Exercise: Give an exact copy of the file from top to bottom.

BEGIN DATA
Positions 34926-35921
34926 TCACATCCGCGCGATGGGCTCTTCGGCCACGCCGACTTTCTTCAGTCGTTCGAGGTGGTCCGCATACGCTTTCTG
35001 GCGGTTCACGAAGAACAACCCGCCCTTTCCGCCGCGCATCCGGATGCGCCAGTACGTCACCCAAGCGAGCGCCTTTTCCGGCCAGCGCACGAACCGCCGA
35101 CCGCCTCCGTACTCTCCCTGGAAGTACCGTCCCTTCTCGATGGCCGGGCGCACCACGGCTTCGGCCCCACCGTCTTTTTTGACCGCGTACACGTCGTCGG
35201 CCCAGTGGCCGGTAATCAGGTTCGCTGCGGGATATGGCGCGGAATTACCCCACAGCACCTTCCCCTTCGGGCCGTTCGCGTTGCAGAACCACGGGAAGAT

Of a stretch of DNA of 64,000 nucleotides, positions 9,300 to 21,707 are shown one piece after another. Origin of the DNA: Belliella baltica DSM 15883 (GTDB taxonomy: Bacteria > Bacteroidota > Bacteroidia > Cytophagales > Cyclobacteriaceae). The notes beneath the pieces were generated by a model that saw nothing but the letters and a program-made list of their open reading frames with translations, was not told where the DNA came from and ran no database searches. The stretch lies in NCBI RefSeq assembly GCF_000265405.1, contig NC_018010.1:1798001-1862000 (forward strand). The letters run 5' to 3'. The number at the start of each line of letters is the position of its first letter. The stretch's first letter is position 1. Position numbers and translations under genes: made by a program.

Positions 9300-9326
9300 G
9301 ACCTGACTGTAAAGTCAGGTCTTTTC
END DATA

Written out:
Positions 34926-35921
34926 TCACATCCGCGCGATGGGCTCTTCGGCCACGCCGACTTTCTTCAGTCGTTCGAGGTGGTCCGCATACGCTTTCTG
35001 GCGGTTCACGAAGAACAACCCGCCCTTTCCGCCGCGCATCCGGATGCGCCAGTACGTCACCCAAGCGAGCGCCTTTTCCGGCCAGCGCACGAACCGCCGA
35101 CCGCCTCCGTACTCTCCCTGGAAGTACCGTCCCTTCTCGATGGCCGGGCGCACCACGGCTTCGGCCCCACCGTCTTTTTTGACCGCGTACACGTCGTCGG
35201 CCCAGTGGCCGGTAATCAGGTTCGCTGCGGGATATGGCGCGGAATTACCCCACAGCACCTTCCCCTTCGGGCCGTTCGCGTTGCAGAACCACGGGAAGAT

Of a stretch of DNA of 64,000 nucleotides, positions 9,300 to 21,707 are shown one piece after another. Origin of the DNA: Belliella baltica DSM 15883 (GTDB taxonomy: Bacteria > Bacteroidota > Bacteroidia > Cytophagales > Cyclobacteriaceae). The notes beneath the pieces were generated by a model that saw nothing but the letters and a program-made list of their open reading frames with translations, was not told where the DNA came from and ran no database searches. The stretch lies in NCBI RefSeq assembly GCF_000265405.1, contig NC_018010.1:1798001-1862000 (forward strand). The letters run 5' to 3'. The number at the start of each line of letters is the position of its first letter. The stretch's first letter is position 1. Position numbers and translations under genes: made by a program.

Positions 9300-9326
9300 G
9301 ACCTGACTGTAAAGTCAGGTCTTTTC